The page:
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Franklin County,
 Ohio

CHOLERA IN 1833
(Source: History of Madison Township, Franklin Co., Ohio - 1902)
Chapter IX

     In the latter part of June, 1833, a man traveling by canal boat from Cleveland, stopped off at the road crossing the canal about a mile and one-half west of Winchester, and went to the residence of a Mr. Woodcock - who lived near where the toll gate used to be kept on the Columbus and Winchester pike, now owned by Mr. Judy - and at his request Mrs. Woodcock did some washing for him, and it is supposed that the clothes were infected with cholera.  Mr. Woodcock went to George's creek to fish while his wife did the washing; he soon after returned and drank freely of buttermilk.  In a very short time afterwards he took violently sick, his family and near neighbors thinking from the effect of the buttermilk.  At the time this was one of the most thickly settled neighborhoods in the township, and of course everybody was always ready to lend a helping hand when they had to depend on each other.  It was not long until nearly the whole neighborhood had gather to lend what assistance they might, none dreaming of hte dread pestilence so  soon to enter their homes.  Mr. Woodcock soon died, and only a few hours afterwards his wife died also.  Dr. Wiley, who lived in the Wheeler  house, now owned by J. M. Lehman, expressed the opinion that they had died of cholera.  Nearly all present thought it precautionary to leave at once, and suited their actions to their feelings.   But it was too late.  Within the next few weeks some 30or more persons died in this neighborhood alone.  Nearly all died in a few hours after being attacked.  Among those who died are the following: 
     Wm. Woodcock
, a cooper by trade, and his wife;
     Walter Hughes, and his son Walter, who lived in a log house just south of the road and opposite the residence of George Keichle;
     Henry Schoonover
and son Perry aged 7 years, who lived in a log house on the bank of Walnut Creek, just back of Chaney's track, now occupied by Mr. Bitler;
     John Schoonover
, who lived 200 to 300 years south of his brother Henry;
     Wm. Davis
and wife,
     George W. Drain,
     Benj
. Boyd and his wife Polly and two children, Isaac and Sarah;  they lived in a log house just north of Union Grove Cemetery, which house was afterwards removed to the first lock west of Winchester, where it stood many years and was finally consumed by fire.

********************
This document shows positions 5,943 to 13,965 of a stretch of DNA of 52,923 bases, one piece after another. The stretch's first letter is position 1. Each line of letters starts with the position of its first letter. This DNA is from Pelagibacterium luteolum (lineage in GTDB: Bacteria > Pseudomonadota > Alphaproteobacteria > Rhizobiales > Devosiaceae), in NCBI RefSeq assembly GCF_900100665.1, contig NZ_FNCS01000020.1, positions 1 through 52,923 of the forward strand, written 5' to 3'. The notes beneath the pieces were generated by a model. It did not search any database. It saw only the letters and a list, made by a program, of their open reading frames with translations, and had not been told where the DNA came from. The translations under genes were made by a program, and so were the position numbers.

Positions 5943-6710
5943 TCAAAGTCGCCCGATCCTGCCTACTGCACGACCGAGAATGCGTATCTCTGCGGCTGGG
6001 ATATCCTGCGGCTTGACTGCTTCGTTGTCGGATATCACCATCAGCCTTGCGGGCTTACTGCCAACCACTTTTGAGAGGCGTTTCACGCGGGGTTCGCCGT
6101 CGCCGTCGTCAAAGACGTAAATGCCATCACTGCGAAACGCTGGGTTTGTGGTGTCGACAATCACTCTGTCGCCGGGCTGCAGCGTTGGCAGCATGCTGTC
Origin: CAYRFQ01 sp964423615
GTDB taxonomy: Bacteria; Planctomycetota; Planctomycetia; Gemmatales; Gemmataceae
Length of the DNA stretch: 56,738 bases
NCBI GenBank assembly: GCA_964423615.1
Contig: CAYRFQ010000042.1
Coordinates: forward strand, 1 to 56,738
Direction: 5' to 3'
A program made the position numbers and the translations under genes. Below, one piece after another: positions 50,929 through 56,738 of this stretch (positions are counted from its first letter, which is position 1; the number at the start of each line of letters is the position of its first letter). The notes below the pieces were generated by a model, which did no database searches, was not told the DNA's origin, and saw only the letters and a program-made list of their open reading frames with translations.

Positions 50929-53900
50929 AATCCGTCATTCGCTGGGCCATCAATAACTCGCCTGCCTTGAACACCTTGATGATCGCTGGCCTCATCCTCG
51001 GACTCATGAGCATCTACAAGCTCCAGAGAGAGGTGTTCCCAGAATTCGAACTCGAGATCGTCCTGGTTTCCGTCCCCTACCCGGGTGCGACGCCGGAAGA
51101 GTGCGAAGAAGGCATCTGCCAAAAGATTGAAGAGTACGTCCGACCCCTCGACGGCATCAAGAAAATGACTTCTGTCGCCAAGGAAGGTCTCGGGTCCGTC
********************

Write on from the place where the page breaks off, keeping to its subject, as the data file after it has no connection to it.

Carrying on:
Mrs. Isaac McCormack.
     Evans McCormack,
     Thompson Cross
, wife and son, who lived in a log cabin that stood near where D. H. Tallman now lives;
     a Mr. Cox, who lived in a log house on the Amos Painter farm;
     a Mr. Gale, who lived about one hundred yards south from the canal, on the east side of the Oregon road, and
     Mrs. Wm. Smith, who lived in the old brick house on the Jerry Alspach farm.  She was the last victim.
     Mr. Martin, in his history referring to this epidemic, writes:  "In the summer of 1833 the cholera made its first appearance in Franklin county.  It first broke out in the early part of the summer, in a neighborhood on the canal, in Madison Township, where it proved very fatal, but was confined to a space of a few miles only.  On the 14th of July it made its first appearance in Columbus and continued until about October. *  *  *  During its prevalence there were about two hundred deaths in Columbus, notwithstanding the whole population of the town was not much, if any, over three thousand, and it was supposed that one-third had fled to the country.  *  *  *  The mortality and terrors of this season far surpassed any pestilence that ever afflicted Columbus before or since."
     In the latter part of August, 1854, there were three deaths in Winchester supposed to have been by cholera.  Two strangers came on a boat; one of them died the next morning and the other soon after; the third one was Dutch Philip (Philip Bourne); he lived in the house now occupied by Mrs. McFadden;  it was then plastered on the outside and painted to represent variegated marble, and in consequence was called the "calico house."  The two strangers died in the old Bartlit store building near the canal bridge, in which Jacob Direling then kept a tavern.

 

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